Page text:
August 17, 2003

For fans of instrumental music, keyboardist Jerry Rabushka's cd "Piano 362" offers up a sonic experience that is at once reflective, soothing, lush & appealing.
Piano 362 consists of eight instrumental keyboard pieces - each around 5-6 minutes in length, each performed on an electronic weighted-key keyboard, each constisting of one stereo take with (i think) no overdubs. Tracks one, two and eight use a grand piano sound. There are also pieces using sounds of a Fender Roades electric piano, classic analog synths, and a harp/koto-like sound.

The eight tracks all make for very accessible listening; all are in even-meters; each stays pretty much centered within one diatonic key from start to finish. There's an overall harmonic quality reminiscent of Dan Fogelberg in much of Rabushka's musical approach. It's a hybrid of rock/country/cabaret/classical/new age/b'way in style.

The pianistic style is one of steady rhythms - strong, even playing - and a pleasant thickness to the sound. He also possessess a flair for the percussive nature of the keyboard, with nicely controlled rolls, volume changes and internal bouncings in the way he depresses & works the keys.

Perhaps a Rabushkak trademark - many of the pieces contain a kind of harp-like playing. As new chord changes occur, they are often caressed repeatedly with glissando-like flourishes or clusters - perhaps reassuring the harmonic explorations, or as a reflective pause before the music resumes movement.

In some ways, "Piano 362" might be considered "new age" - it's a great background to evenings-in-front-of-fireplaces, dinners-by-candlelight, bubble-baths, quiet contemplation and other moody/relaxing situations. But there is a personal/personable quality to Rabushka's music playing that is less "cosmic" & "distant", and more "down-to-earth" & "intimate". Overall, it's effect is more romantic than intellectual.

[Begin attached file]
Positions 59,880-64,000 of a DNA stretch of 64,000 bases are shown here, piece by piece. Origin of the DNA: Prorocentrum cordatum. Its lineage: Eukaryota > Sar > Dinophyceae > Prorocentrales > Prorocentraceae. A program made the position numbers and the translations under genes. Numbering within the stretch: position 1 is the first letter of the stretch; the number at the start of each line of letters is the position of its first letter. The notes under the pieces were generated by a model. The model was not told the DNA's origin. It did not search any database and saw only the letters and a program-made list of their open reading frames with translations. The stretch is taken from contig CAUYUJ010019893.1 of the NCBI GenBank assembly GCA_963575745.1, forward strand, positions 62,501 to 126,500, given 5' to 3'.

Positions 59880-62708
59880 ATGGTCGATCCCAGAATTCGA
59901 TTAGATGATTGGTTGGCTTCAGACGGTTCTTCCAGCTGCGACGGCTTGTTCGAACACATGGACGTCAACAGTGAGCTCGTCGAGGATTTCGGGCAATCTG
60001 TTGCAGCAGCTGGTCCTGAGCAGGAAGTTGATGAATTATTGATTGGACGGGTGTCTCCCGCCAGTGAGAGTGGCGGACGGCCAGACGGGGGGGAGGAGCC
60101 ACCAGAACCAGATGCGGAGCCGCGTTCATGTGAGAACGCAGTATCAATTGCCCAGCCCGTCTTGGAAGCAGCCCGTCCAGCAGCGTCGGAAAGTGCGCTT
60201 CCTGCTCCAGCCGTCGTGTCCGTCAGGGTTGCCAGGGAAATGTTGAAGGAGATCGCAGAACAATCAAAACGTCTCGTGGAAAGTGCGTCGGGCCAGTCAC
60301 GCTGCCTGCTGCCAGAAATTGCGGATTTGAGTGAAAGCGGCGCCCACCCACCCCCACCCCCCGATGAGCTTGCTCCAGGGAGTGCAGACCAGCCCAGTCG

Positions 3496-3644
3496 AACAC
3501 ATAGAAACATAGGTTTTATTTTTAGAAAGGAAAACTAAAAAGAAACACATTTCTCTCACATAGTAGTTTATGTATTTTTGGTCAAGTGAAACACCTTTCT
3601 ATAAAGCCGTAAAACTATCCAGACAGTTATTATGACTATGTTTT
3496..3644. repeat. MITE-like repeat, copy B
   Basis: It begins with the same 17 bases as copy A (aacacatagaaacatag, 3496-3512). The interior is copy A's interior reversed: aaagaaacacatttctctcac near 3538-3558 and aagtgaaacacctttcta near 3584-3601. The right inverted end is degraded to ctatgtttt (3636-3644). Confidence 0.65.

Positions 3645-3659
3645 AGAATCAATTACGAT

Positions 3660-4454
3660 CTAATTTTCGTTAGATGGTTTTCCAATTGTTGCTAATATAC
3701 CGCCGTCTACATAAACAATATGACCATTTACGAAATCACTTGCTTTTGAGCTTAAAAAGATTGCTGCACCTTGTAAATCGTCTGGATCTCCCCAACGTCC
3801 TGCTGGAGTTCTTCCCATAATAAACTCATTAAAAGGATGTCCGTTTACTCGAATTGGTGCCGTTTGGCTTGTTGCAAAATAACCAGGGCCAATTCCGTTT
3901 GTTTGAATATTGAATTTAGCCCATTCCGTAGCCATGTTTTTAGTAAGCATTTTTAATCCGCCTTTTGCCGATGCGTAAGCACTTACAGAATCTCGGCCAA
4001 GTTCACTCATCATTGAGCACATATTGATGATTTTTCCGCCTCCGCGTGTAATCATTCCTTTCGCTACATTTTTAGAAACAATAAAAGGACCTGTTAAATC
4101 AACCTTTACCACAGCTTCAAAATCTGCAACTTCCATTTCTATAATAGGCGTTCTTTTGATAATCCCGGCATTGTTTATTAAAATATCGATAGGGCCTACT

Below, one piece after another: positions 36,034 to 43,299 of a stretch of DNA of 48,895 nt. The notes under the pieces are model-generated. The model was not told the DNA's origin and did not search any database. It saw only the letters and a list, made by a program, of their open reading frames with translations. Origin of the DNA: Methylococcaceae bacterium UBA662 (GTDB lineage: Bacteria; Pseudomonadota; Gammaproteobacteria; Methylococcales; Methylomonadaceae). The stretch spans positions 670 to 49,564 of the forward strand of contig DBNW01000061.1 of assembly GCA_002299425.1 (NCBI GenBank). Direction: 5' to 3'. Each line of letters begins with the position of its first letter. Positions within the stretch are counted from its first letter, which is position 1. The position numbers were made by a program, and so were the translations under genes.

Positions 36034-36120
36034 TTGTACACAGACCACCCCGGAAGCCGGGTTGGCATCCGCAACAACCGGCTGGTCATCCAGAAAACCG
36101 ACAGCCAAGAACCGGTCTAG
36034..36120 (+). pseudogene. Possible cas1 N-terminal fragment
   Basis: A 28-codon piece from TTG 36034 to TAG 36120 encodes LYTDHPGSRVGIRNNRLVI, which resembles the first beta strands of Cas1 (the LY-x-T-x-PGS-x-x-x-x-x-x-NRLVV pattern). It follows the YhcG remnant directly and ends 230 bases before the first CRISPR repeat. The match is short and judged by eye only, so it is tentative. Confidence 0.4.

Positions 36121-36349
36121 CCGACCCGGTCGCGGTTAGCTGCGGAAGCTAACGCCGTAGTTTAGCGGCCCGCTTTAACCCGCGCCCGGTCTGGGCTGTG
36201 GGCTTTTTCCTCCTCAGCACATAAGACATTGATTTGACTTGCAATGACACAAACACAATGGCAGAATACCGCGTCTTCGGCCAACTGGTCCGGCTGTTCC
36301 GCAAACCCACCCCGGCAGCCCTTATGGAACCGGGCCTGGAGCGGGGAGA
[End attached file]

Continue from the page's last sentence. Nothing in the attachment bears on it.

This is hard to put into words, but much of Piano 362 sounds to this listener like a kind of lonely musical accompaniment seeking an absent melody or soloist. I found myself humming made-up melodic parts over it. Much of it's right hand activity consists of rambling chord-tone arpeggios. Thus, while each piece conjures up certain "feelings" (esp those of sensitivity, earnestness and vulnerablity) - each is vague and/or tentative as to just what is being said melody-wise. Which is ok and which I'm guessing is the intended effect.

My personal favorite track is #7 "Dark LIghts Hover", performed using a chorused Fender Roades sound. It's in a refreshingly dark, minor key, and is perhaps the album's most-dissonant and exploratory offering. I also enjoy "Waiting, Over the Waves", a light-hearted psychedelic endeavor. Here Rabushka employs a classic analog synth patch - and fondly reminiscent of musical approaches by Vangelis, Jon Anderson and Yes.

It is also worth mentioning sound engineer Ryan Smyth and Jupiter Studios of St. Louis, MO - as the recorded sound and mix of "Piano 362" is very rich & full indeed.

Review by Robert Urban
August 17, 2003

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